Mobile Menus


Mobile menus are seen throughout the internet. The way mobile menus collapse is
summarized by one image: the hamburger icon.

The Hamburger Icon
The Hamburger Icon, in all it’s glory

But going from a fully expanded menu on desktop to a menu that has to be
expanded based on user input isn’t as simple as one might think. Sometimes, some
CSS & JavaScript is necessary. I’m going to walk you through my method to
implement an effective menu collapse.

First, the markup

Some frameworks and developers encourage you to bloat your HTML by creating a
<nav> element with two menus inside, one with id='mobile-nav' and one with
no id or id='nav'. I’m certain that’s not necessary and only serves to
complicate things.

My method goes a little more like this: Simplify the markup so the menus are the
same across platforms. Include the hamburger icon, but hide it above your
breakpoint. Clicking the hamburger icon triggers the menuToggle(), which tests
the #menu for it’s class and assigns it the opposite class. In the CSS, define
the 'hidden' class to display: none; and the 'active' class to
display: inline-block;. Hiding and showing the hamburger icon can be done in
CSS, as well. Here’s the markup:

<nav>
    <button onClick='menuToggle()' id='hamburger'>
        <img src='hamburger.png' />
    <button>
    <div id='menu' class='hidden'>
        <a href='#'>Link 1</a>
        <a href='#'>Link 2</a>
        <a href='#'>Link 3</a>
    </div>
</nav>

This menu serves two purposes: easier understanding of the markup and definite
consistency between larger screen views and smaller screen views. Encouraging
use of different menus opens the door for menu items to be missed or a similar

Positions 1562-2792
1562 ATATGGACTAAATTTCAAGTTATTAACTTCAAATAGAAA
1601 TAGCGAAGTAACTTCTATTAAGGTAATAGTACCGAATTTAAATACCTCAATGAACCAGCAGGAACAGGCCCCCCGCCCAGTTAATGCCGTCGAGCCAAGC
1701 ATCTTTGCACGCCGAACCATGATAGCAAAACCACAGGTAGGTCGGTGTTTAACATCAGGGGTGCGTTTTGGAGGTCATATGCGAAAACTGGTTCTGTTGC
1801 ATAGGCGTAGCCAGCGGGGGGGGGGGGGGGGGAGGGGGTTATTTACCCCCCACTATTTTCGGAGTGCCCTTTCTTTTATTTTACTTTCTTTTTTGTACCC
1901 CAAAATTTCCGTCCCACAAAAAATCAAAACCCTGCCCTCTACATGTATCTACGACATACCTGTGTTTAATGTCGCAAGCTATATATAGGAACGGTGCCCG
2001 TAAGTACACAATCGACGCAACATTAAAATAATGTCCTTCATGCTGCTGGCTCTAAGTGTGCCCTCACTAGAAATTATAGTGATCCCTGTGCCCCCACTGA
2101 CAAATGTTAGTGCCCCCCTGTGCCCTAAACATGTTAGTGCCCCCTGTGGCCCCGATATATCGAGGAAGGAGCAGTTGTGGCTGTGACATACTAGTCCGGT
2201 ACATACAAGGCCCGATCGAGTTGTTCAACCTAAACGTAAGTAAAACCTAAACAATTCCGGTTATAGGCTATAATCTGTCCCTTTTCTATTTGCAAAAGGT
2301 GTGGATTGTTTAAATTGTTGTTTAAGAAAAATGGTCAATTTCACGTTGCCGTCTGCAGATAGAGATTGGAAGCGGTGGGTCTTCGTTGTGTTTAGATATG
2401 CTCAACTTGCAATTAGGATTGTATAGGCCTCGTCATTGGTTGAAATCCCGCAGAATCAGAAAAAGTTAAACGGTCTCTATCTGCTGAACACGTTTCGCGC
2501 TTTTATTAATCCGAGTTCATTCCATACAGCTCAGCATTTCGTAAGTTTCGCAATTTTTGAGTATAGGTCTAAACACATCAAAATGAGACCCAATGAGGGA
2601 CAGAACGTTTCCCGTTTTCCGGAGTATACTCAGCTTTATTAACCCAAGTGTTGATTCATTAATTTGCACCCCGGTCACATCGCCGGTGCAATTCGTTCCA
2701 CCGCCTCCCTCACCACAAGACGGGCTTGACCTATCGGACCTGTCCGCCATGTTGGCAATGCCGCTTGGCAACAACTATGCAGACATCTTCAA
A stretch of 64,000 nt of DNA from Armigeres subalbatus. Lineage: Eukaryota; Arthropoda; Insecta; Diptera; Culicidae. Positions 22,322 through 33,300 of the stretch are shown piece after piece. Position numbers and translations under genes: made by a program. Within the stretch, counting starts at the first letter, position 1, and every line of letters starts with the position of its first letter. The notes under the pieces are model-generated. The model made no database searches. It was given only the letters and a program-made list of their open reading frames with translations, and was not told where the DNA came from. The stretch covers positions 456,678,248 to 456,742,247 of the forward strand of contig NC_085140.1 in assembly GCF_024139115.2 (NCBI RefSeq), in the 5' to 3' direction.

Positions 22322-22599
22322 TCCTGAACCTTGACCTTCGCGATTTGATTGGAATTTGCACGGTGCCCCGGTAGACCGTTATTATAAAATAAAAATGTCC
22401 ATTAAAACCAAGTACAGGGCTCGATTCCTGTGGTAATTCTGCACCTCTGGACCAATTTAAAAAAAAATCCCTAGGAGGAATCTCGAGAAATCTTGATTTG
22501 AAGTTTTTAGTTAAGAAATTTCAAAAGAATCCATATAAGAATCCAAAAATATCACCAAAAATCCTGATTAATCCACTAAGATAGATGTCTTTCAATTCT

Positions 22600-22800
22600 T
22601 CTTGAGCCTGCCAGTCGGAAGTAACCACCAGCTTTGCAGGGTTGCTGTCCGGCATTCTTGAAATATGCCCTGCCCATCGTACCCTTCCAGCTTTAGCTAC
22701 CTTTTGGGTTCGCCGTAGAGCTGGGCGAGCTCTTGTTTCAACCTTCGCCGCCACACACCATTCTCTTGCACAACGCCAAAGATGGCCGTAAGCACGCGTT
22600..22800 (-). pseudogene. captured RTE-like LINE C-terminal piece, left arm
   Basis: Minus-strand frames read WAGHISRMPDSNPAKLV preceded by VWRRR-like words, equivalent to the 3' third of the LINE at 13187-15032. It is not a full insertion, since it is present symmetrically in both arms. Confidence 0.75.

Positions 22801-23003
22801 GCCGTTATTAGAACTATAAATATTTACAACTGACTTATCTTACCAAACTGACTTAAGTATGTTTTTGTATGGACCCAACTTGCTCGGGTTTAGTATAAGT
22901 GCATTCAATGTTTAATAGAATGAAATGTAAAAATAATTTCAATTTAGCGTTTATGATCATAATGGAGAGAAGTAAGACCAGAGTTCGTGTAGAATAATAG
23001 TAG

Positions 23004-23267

oversight. A menu that shares the same markup between small and large screen
views encourages consistency and eases inserting new items or removing old items
or refactoring or just updating your site.

The CSS Looks something like this:

#hamburger {
  display: none;
}
@media (max-width: /*your breakpoint here*/) {
  #hamburger {
    display: inline-block;
  }
  .active {
    display: block;
  }
  .hidden {
    display: none;
  }
}

And that’s all there is to the CSS, besides styling it the way you want. Now to
the easy part: the JavaScript

$menu = document.getElementById('menu');
function menuToggle() {
  $state = $menu.className;
  if ($state === 'active') {
    $menu.setAttribute('class','hidden');
  else {
    $menu.setAttribute('class','active');
  }
}

Again, pretty simple. All of this works together in harmony. A demo of
the above with a little extra CSS for styling is found on my CodePen. As you can
see, JS can be used to effectively control a nav menu. It can be done quickly
and easily, too. If you want your menu to look fantastic all it takes is a
little more CSS. You can go even further and add another button in the #menu
which calls menuToggle() if you want your menu to overlay the whole page. I’ve
used this method lots and lots and find it effective, explainable, and easy to
work with.

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